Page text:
Meanwhile, yesterday, La Grave was closed again so Gav and some of the Isola group skied here, doing the fairly mobbed Montagnole and Cucumelle classic off piste routes. I donned trainers and took the Rando Chiens for a 4 mile run up towards Frejus in the mud, slush and snow.
This morning there's a snow storm here in Serre Che (see webcam) with more to come this week.
NEW SNOW NEW DANGER
2nd March 2017
So, yes, Courmayeur, did have a metre of new snow, yesterday, but new snow can be a Heuristic Trap, the fatal trap of Scarcity (read more here). Everyone gets so excited to be out there to make turns in the fresh powder. that there can be human error that creates an avalanche. So sadly, there were three fatalities in the Val Veny near Courmayeur, today, where off piste groups comprising 18 mixed nationality skiers were involved. The avalanche victims in the section of Plan de la Grabba, were Italian, Belgium and German. Another five freeriders were injured, with three still being treated in hospital. Certainly there was some human error that caused it.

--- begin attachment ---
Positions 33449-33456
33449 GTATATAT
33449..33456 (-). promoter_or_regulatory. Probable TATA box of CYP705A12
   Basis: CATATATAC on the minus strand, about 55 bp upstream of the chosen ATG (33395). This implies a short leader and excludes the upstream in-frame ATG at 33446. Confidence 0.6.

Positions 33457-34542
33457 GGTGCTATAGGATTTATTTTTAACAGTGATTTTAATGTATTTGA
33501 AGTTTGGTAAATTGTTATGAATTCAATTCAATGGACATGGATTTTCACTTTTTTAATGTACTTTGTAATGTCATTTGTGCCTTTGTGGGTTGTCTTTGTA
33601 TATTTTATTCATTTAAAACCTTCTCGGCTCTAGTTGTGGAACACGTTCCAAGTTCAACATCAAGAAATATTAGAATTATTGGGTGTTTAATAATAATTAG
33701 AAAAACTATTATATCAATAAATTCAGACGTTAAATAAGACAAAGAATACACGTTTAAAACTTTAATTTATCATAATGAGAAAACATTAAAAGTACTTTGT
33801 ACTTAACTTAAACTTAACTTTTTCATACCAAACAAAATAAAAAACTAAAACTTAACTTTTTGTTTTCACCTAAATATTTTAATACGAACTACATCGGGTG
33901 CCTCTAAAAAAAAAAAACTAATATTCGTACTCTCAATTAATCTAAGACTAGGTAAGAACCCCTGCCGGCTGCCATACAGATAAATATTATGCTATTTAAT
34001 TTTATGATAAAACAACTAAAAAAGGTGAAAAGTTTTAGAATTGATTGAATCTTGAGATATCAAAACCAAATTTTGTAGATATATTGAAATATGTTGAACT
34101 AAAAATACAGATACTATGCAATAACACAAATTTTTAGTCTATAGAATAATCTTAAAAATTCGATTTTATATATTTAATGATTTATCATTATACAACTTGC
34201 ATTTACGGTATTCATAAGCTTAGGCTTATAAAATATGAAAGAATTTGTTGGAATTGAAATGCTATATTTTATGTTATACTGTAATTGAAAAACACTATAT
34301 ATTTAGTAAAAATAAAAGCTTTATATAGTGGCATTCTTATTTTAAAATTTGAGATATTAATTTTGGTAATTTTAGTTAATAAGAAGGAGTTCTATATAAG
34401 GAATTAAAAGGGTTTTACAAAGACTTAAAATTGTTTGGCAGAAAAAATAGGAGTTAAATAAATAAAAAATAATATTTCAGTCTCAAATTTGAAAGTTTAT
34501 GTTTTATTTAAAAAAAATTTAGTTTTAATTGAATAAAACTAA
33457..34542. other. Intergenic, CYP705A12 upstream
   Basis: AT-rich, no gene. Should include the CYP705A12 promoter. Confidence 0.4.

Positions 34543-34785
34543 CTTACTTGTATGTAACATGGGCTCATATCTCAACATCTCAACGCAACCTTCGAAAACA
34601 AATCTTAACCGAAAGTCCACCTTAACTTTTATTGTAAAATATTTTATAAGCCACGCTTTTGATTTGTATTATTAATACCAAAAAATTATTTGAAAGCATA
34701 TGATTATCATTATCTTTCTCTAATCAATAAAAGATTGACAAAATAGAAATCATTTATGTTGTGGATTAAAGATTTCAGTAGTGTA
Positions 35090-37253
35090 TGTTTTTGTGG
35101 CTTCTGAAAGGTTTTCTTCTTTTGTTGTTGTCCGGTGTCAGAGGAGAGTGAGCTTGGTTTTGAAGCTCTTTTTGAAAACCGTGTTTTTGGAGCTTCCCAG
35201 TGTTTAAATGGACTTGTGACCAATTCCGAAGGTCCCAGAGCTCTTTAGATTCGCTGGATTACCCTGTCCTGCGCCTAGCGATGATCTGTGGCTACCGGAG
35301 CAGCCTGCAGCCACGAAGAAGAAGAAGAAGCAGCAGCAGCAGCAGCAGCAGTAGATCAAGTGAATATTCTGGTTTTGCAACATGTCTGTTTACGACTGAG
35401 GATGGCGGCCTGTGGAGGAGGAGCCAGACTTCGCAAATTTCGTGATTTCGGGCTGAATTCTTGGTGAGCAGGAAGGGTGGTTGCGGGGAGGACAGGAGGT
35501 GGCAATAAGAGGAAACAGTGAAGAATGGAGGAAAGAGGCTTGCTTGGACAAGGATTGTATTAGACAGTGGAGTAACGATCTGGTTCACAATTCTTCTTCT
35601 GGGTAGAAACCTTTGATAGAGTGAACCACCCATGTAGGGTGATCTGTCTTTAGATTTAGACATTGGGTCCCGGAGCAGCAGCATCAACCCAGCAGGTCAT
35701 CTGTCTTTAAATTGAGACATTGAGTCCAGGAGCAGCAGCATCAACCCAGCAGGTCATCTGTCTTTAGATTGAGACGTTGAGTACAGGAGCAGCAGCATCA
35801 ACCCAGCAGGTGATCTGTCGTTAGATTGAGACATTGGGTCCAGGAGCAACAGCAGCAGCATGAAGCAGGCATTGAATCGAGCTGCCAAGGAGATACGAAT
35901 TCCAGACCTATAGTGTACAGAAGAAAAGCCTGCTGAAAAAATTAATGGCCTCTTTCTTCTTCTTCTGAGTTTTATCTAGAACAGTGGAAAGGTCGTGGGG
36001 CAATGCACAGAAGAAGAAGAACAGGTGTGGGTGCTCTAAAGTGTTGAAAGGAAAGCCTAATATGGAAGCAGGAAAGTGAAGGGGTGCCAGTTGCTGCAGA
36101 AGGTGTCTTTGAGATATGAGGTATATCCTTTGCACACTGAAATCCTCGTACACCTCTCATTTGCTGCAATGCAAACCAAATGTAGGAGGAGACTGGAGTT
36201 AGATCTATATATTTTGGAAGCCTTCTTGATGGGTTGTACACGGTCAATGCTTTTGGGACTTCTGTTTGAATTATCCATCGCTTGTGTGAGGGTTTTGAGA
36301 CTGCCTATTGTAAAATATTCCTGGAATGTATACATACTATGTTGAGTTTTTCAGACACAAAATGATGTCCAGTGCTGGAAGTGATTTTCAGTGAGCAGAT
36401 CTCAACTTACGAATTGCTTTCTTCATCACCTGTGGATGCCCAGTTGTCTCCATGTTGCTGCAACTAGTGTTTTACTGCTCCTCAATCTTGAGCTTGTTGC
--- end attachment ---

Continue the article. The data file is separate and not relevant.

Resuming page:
Gavin went over to La Grave today and was there early before the lift opened with many others. News came through that the lift would not be opened above P2. However, when the mountain guides returned from the commission run, which is carried out to determine conditions, it transpired that one of the guides was caught in a big slab avalanche and fortunately managed to trigger his airbag. The remaining guides above him were able to get to him and find his lost ski but not his poles. As one guide said afterwards, that was a first in the history of the commission run.